The Importance of Laughter

During my time living and working in Thailand, I have learned several valuable life lessons. Of all the lessons I have learned, I feel the most important lesson is understanding the importance of laughter! Communicating with people who do not speak your own language is difficult and intricate.  Every culture in this world is different from one another in numerous ways.  No matter what traditions we practice or what culture we come from, there is one thing that never fails to connect us with one another – laughter.

My host mother, brother, and sister speak very little English, while my host father speaks almost none.  Communicating with one another has proven to be difficult, yet the connection I feel between myself and my host family is incredibly
strong.  Looking back over the past month, I see that our strong connection comes from laughter.  The value of laughter is worth more than I can explain.

Last night, my host family took me to a special dinner on the Chao Phraya River.  We ate dinner on the moving boat that took us on the river and through the town of Nakhon Sawan.  Though not very many words were exchanged, we all had an amazing night filled with smiles, hugs, and laughter.  My host father would say “Chelsey! Look!” and point to something and then immediately start laughing.  I would follow his lead, and laugh along with him.  Once he felt our connection of laughter with one another, he was able to open up and teach me the lesson of he 4 river tributes to the Chao Phraya River.

Laughter is so simple and easy, and has truly made my experience more memorable than I would have ever imagined.  I am going to miss my host family and Nakhon Sawan, but have very fond memories of my time here – thanks to the people and their laughter.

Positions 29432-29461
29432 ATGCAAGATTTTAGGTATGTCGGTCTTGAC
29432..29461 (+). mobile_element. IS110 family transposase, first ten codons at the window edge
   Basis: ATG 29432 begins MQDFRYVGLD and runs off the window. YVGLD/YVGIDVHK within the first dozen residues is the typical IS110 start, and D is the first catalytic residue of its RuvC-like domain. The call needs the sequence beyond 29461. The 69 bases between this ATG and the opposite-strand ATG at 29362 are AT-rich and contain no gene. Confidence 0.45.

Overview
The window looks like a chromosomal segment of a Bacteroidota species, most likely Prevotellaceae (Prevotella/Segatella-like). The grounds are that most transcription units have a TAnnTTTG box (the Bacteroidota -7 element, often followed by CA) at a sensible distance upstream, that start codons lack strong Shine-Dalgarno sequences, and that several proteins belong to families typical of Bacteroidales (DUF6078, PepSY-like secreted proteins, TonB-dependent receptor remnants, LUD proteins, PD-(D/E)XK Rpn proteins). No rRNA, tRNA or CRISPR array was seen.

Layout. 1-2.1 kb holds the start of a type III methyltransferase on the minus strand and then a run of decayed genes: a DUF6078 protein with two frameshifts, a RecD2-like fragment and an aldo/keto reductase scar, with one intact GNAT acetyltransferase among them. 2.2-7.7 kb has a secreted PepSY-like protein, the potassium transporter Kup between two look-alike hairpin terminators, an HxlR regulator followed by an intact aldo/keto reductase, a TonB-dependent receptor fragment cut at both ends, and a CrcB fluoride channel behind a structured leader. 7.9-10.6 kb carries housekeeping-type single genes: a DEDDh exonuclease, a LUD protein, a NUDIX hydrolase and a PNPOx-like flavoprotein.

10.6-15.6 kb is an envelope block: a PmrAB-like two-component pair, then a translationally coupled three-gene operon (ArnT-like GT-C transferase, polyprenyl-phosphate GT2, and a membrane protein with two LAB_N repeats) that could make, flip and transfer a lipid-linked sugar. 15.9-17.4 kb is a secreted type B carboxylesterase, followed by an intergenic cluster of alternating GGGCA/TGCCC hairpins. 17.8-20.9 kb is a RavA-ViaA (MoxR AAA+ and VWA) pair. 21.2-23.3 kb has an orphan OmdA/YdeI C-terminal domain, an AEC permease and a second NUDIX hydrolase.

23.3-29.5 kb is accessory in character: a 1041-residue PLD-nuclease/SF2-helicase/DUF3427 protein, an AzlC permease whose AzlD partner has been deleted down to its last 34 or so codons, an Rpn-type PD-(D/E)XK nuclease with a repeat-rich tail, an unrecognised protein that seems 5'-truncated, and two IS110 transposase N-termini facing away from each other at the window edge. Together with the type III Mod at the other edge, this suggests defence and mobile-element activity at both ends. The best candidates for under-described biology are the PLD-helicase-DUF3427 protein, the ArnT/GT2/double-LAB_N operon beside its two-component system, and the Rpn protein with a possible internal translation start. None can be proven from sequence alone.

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Cultural Experiences & Work

We are staying busy and working hard in Thailand! We have had the opportunity to travel around Thailand on the weekends, allowing us to gain an enriching and educational prospective of the Thai culture.  We have traveled to the Sukhothai Province in north central Thailand, where we learned about ancient Thai culture and the early kingdoms of Thailand.  Our next stop was Phitsanulok Thailand, one of the oldest cities in Thailand.  Phitsanulok had a beautiful temple that is known for “the most beautiful Buddha statue in all of Thailand.”  Last weekend, we traveled to Chiang Mai, Thailand. In Chiang Mai, we visited the Thai Elephant Conservation Center, where we watched an elephant show and then rode the elephants through the river and around the park.  The elephants were awesome!  In Chiang Mai, we visited Doi Inthanon National Park, one of the highest points in all of Thailand.  The view from the top of the park was indescribable and reminded us of Montana because of its large mountains and stunning waterfalls. I can honestly say I have not missed home until reaching the top of the national park.  Being in the mountains again reminded me how lucky I am to live in the mountains every day, and made me realize I have to live in the mountains!  In the evenings, we spent our hours shopping in Chiang Mai.  Chiang Mai is known for its amazing street markets that offer hours of endless authentic Thai shopping and entertainment.  There were so many people and millions of shopping stands to look at.  I have never done so much shopping in my life!  Our favorite market treat is the fresh coconut water or the fresh coconut smoothies made with real coconut, ice, and coconut water.  The final stop in Chiang Mai was the Tiger Kingdom, where we literally cuddled with tigers of all sizes.  We laid on the backs of the tigers, picked up their tails, and took pictures with the tigers.  This weekend, we are going to Nan, Thailand, where we will have a more relaxing weekend exploring more Thai nature.   The cultural experiences we are having in Thailand are once in a lifetime opportunities that will confidently shape our overall understanding and knowledge of the Thai culture.